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The Minimum Wage In Australia.

What is the current minimum wage in Australia?

The National Minimum Wage is currently $17.70 per hour or $672.70 per 38-hour week (before tax). Casual employees are covered by this wage and also receive at least 25% casual loading

The minimum wage is an employee’s base rate of pay for ordinary hours worked, and relates to the relevant Modern Award, Enterprise Agreement, or the National Minimum Wage order.

Employers must provide their employees with at least their minimum entitlements, as outlined by the relevant agreement. Employees who are not covered by an Award or Agreement will have their wage set by the National Minimum Wage order.

Who determines minimum wages?

The base wage received by employees in the national workplace relations system are determined annually by a specialist panel of the Fair Work Commission. Any determinations made to vary wages in modern awards or a National Minimum Wage order will apply from the first full pay period on or after 1 July each year. The Fair Work Commission must publish any adjusted wage rates in a modern award (as a result of an Annual Wage Review Determination) before 1 July each year.

Minimum wages under Modern Awards may include:

  • wage rates for adults, in some cases, at different rates according to experience and qualifications
  • wage rates for juniors, employees with a disability, and employees to whom training arrangements apply
  • casual loadings
  • piece rates (ie the employee gets a pay rate for the amount picked, packed, pruned or made)

An employee cannot be paid less than the base rate of pay that would be payable to them under their associated Modern Award.

What happens if an employee is paid above the award wage?

Under a Modern Award, the wages for each classification are the lowest possible wage rate. An employer can pay more than this wage but never can an employer pay less. Even though an employee is being paid above the award wage, both employers and employees need to be aware of any increases to the award wage. This is important because as long as the employee is being paid above the award wage, the employer does not need to increase the employee/s wages on 1 July because the base requirement is already being met. However, when the time comes that the employee’s wage is less than the base wage, your wages paid must increase to at least the minimum wage.

What about employees who are not covered under a Modern Award – what wages do they need to be paid?

The Fair Work Commission adjusts wages under Modern Awards, including the National Minimum Wage Order (the order). This is a base wage for employees who are not covered under a Modern Award or an Enterprise Agreement. An employee cannot be paid less than this wage order. The order is effective from 1 July each year and like a Modern Award wage, it will change from year to year.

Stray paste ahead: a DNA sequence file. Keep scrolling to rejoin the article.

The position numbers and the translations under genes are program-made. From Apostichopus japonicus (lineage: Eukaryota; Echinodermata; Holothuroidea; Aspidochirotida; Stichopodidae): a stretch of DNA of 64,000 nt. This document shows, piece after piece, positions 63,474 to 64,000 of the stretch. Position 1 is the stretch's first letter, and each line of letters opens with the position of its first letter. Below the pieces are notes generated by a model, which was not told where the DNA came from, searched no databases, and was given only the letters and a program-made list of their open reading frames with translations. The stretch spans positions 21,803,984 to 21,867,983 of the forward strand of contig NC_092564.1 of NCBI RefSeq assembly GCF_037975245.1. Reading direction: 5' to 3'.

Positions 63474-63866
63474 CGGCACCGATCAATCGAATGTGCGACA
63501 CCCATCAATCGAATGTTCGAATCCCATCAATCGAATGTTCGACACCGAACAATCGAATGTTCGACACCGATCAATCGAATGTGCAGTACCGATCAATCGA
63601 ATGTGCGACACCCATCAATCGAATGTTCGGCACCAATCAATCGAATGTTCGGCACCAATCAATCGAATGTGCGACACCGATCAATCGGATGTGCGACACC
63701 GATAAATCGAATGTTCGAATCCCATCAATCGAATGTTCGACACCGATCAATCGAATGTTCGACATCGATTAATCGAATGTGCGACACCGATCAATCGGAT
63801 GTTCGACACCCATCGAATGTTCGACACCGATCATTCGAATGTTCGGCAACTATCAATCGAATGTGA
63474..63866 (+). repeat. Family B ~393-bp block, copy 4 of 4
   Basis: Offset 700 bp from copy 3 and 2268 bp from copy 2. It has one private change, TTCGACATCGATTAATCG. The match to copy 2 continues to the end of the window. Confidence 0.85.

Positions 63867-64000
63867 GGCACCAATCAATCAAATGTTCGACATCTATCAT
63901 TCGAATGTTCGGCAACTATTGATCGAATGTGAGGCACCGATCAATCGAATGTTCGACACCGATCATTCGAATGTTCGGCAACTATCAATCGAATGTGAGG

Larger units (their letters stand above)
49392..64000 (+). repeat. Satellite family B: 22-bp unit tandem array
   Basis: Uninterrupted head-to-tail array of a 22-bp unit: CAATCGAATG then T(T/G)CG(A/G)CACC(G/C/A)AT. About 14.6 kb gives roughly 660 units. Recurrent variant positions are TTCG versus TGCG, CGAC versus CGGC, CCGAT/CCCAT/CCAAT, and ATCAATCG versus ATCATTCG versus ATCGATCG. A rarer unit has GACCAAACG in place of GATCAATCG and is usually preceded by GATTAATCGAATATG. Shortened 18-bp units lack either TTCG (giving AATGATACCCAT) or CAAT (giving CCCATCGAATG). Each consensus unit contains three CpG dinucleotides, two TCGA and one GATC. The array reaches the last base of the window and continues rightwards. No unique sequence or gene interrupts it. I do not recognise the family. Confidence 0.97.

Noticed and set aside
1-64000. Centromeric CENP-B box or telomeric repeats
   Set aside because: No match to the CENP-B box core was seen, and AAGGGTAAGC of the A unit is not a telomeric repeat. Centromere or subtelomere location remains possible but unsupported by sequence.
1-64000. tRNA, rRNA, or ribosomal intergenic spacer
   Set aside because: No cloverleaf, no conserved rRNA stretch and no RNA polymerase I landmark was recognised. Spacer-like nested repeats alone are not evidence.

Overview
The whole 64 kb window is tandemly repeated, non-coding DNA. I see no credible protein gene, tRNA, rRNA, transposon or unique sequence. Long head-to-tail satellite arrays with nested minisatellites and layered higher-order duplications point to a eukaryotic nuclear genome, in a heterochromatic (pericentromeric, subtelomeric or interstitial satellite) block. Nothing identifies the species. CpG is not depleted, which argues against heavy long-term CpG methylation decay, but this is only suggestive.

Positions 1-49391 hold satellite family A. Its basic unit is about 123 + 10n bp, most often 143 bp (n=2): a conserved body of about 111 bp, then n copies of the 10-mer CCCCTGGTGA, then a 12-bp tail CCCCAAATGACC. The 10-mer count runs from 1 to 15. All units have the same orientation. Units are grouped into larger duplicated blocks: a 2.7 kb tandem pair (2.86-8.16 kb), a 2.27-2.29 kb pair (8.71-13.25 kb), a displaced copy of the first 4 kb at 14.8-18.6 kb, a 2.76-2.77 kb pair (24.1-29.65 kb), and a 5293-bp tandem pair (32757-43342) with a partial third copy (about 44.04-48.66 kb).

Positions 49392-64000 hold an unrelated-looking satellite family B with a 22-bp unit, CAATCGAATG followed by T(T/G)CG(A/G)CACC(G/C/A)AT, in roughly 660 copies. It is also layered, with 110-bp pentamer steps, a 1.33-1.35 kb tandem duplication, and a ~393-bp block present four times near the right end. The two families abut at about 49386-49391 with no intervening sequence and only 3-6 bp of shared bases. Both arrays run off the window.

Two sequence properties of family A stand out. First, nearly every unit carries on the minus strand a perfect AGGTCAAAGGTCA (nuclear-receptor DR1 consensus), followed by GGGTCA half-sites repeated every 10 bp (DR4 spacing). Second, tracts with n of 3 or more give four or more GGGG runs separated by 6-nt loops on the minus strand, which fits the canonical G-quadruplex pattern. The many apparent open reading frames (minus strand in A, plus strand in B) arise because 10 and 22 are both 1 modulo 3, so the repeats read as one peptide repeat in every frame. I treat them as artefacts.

What else needs to be added to the base rate of pay?

  • Penalty rates
    Employees often get higher rates when they work late nights, early mornings, weekends or public holidays. Penalty rates come from the Modern Award or Enterprise Agreement and they are different for each industry and job. Employees who are not covered by an Award or Agreement and who are covered by the National Minimum Wage, do not get penalty rates unless their contract says they should.
  • Overtime
    What is considered overtime is different under each Award or Agreement. Overtime is usually any work in excess of 38 hours in a week, or outside the ordinary hours listed. Overtime is often paid at a higher wage (such as time and a half). Instead of being paid an overtime rate, an employee may be able to take time off instead. This is called time in lieu (TOIL). Employees who are not covered by an Award or Agreement will not be paid overtime unless their contract says they do.
  • Allowances
    Allowances are extra payment for:
    – doing certain tasks
    – using a certain skill
    – working in certain conditions
    – using your own tools at work

For example, an employee may get an allowance for:
– using their own car to carry work materials
– wearing a special uniform or clothing that needs cleaning
– supervising other staff
– doing certain types of work
– being a first aid officer at work

Always check the Award or Agreement for specific allowances as each industry will vary.

Employsure can take the hassle out of understanding minimum wages and other entitlements for your industry. We ensure you are aware of your obligations under the Fair Work Act and remain up to date on any legislative changes that will impact your business.

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